Why overdue debtor levels increase during times of economic growth, and 3 steps management can take to avoid the negative consequences.

It’s a little known credit management fact that outstanding debtor levels increase during times of economic growth!

But 3 credit and debt collection practices can keep cash-flow strong and reduce business risks.

Introduction

Managing working capital is vital in both periods of economic growth, and many countries such as Australia are forecast to enter a period of economic growth.

Cash flow stresses on businesses are caused by management getting distracted away from credit management during, and immediately following, periods of change in economic growth.

Outstanding debtor levels increase in both situations of economic slow-down and economic growth, and the negative effects are many – working capital comes under significant pressure, bad debts increase, paying your own bills becomes difficult, business risks increase.

Businesses should review their credit policies and increasing management focus on collections early in a shift to economic growth to prevent an impending increase in outstanding debtors.

Debtors increase during slow-downs, and during growth

The importance of tight management of cash flow and outstanding debtors during economic slow-down is widely known. Debtor payments slow down and bad debts grow during periods of decline in economic growth, as debtors’ businesses suffer from falling sales and cash flow difficulties.

Less well known is the fact that overdue debtor issues are also significant during economic growth. In both cases management tends to respond behind the curve, when the problem has already developed:

• As economic slow-downs start to hit, typically management’s first response is to tackle the immediate and obvious symptoms of the slow-down, such as falling demand and falling sales.
By the time management turns to chasing outstanding debts, the debtors are struggling with their own problems caused by the slow-down, and collecting the much needed cash is difficult and can be expensive.

• During periods of increase in GDP growth, typically attention also diverts away from credit management, to the immediate and attractive pressures of increasing sales and the requirement for increased production and delivery.

By the time attention turns to collecting outstanding debts, management finds that credit has been extended to debtors who are not creditworthy, and too much credit has been extended to other debtors, so collecting the much needed cash to fund growth is a slow and laborious drag.

Practical steps to take in advance

The good news is, there are practical steps management can take in advance, to protect their working capital and margins, for periods of growth and slow-down. Here are 3 steps to keep the cash rolling in and avoid unhappy business risks:

1. Review credit policies
• Set value and timing limits on all customers’ credit. E.g. no more than $20,000 credit, and no more than 30 days overdue.
• Are credit checks made on all new customers?
o Check each new customer and set credit limits accordingly
o Catch slow payers early – make a diary note to review the payment pattern of each new client 90 days after their first purchase – ask slow payers to pay up to date and stay current – restrict further credit until paid up to date.
• Regularly refresh credit checks on existing customers who pay late, and review their credit limits according to credit check results.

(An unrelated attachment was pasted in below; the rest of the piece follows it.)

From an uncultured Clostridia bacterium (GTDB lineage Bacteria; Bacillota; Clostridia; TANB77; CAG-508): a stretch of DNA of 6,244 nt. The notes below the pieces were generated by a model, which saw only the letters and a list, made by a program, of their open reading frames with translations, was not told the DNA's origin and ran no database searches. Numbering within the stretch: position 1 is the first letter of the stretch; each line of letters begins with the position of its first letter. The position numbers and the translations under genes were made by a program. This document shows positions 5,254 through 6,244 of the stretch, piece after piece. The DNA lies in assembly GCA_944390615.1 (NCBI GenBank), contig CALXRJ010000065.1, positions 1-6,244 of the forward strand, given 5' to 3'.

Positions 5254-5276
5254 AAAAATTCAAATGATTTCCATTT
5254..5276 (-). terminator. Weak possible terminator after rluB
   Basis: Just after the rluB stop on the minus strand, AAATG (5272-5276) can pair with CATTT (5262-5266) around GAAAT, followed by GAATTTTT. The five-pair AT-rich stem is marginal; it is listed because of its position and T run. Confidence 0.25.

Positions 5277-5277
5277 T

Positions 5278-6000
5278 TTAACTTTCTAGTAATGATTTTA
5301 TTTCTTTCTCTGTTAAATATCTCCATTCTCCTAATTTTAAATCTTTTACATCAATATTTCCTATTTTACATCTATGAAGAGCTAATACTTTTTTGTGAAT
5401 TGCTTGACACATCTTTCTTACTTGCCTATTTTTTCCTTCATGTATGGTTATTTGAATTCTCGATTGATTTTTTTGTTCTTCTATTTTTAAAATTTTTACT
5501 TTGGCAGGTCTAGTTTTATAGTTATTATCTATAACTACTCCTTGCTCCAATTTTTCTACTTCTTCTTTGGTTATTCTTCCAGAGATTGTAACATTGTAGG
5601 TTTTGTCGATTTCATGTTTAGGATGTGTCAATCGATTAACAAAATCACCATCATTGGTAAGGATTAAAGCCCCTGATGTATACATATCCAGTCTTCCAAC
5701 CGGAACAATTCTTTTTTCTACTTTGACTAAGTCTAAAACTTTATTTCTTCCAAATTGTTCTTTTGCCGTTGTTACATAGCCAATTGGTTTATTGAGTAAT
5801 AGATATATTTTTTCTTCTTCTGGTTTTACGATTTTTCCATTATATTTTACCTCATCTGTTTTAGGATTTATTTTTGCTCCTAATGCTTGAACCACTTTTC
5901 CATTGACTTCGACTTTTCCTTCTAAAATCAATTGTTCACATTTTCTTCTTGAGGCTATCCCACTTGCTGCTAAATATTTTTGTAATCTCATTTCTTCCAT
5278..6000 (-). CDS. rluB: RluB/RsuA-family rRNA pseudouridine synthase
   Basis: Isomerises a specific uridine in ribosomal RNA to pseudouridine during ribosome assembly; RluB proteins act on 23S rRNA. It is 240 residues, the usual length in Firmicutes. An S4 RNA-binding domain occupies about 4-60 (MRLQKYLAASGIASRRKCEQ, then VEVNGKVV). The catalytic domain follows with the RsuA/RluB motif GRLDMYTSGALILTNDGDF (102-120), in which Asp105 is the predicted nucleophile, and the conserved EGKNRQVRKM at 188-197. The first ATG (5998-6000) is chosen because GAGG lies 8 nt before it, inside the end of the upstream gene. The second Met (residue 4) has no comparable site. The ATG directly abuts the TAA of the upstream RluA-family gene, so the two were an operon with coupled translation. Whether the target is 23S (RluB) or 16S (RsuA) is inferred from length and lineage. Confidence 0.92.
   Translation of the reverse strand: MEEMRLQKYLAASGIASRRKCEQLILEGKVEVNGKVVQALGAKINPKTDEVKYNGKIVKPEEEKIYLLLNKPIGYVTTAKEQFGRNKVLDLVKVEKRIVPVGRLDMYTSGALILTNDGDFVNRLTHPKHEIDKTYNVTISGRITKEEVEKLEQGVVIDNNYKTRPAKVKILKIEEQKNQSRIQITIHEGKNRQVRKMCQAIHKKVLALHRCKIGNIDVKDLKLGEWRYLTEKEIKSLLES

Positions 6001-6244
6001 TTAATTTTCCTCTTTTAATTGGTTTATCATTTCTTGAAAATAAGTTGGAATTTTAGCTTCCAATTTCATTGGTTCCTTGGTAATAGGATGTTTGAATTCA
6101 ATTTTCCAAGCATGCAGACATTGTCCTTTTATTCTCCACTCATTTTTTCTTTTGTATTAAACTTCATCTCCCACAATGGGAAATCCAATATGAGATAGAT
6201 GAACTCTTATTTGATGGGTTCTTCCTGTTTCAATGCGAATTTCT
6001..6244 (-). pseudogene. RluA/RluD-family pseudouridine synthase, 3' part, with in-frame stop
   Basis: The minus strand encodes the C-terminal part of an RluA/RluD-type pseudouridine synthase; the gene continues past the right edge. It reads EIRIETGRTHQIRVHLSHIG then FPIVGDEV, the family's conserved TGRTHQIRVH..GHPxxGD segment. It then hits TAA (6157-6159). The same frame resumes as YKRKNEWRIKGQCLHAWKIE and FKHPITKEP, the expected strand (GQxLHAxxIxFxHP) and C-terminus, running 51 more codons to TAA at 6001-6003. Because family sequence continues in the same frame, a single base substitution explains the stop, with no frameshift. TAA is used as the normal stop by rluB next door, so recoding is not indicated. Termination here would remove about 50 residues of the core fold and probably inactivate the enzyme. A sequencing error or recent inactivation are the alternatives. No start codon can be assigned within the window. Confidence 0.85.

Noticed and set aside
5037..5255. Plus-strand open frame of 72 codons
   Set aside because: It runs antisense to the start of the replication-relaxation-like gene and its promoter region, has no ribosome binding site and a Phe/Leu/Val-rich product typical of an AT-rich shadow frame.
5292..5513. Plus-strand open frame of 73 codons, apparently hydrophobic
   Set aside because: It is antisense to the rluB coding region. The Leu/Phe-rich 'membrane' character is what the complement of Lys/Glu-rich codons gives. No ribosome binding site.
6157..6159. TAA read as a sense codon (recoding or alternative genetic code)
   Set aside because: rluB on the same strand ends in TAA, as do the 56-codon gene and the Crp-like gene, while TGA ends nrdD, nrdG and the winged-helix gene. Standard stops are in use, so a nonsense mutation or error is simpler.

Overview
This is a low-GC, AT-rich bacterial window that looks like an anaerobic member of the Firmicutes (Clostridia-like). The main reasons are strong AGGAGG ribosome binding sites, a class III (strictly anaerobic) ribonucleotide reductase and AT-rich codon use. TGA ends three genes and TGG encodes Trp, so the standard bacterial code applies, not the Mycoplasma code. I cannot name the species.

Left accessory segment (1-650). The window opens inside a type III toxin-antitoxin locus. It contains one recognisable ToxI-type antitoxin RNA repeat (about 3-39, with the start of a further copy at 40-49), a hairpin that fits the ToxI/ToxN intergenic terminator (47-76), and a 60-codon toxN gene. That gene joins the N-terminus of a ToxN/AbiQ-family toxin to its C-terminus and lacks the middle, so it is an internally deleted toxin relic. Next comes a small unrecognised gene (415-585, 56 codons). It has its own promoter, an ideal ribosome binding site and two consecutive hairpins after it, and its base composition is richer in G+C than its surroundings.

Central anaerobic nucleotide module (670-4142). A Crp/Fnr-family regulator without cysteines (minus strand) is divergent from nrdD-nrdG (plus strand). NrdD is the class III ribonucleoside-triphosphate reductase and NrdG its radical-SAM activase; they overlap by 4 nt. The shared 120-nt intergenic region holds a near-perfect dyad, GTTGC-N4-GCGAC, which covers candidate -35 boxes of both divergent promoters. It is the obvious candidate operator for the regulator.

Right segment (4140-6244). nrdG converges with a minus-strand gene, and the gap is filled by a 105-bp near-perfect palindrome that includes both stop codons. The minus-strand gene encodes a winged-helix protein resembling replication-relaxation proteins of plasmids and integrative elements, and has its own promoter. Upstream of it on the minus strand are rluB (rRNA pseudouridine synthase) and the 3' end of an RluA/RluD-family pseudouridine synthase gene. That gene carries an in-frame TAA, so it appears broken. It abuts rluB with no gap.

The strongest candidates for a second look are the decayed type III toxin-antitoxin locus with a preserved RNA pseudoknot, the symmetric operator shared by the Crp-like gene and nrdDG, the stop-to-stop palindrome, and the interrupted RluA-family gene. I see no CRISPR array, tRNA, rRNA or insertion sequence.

2. Increase collection speed and effectiveness
• Follow-up all outstanding accounts quickly to help Debtors to learn that they might be able to pay other creditors late, but they must pay you promptly.
o Treat terms of trade as a fixed requirement, not a flexible guideline
o Follow-up non-payment immediately its overdue
o Apply a short-cycle follow-up regime, e.g. at 14 days a reminder, 7 days later a Final Notice, 7 days later a legal Letter of Demand.
• With persistent late payers:
o Send a reminder letter one week before the account is due for payment, reminding the debtor that payment is due in a week.
o Send an overdue notice, email, or phone call, 2 days after debt is due for payment.
o Send a Final Notice, 14 days after payment is due.
• Act quickly to get priority payment:
o Debtors priorities their payments according to which creditor chases them most firmly.
o They usually pay Debt Collection Agencies before other creditors.
o Get priority payment of your debts by engaging a Debt Collection Agency early, to get your troublesome debts paid first.
• Switch to a Debt Collection firm that:
o Offers free advice to resolve tricky debtor situations.
o Provides Final Notice letters on their letterhead, which you can send directly to debtors, for zero debt collection commission on payments.
o Has no fee-per-letter for sending demand letters on their solicitor’s letterhead.
o Charges a flat-fee commission, around 10%.

3. Make credit review a regular priority focus
o Businesses benefit from making credit review part of their regular operating rhythm.
o Monthly review is too low frequency – daily or weekly management focus on outstanding debtors is best practice.

Summary

Australia is forecast to be entering a period of economic growth. During economic growth, credit policy and collection disciplines tend to loosen, which results in excessive working capital being tied up in outstanding debtors.

Loose credit policy and collection disciplines cause cash flow pressures that constrain funding for growth, cause increased bad debts and introduce more significant business risks.

There are actions management can take to prevent an increase in outstanding debts and to collect outstanding debts more quickly and effectively.

Management should consider taking those actions now, in advance of the growth forecast.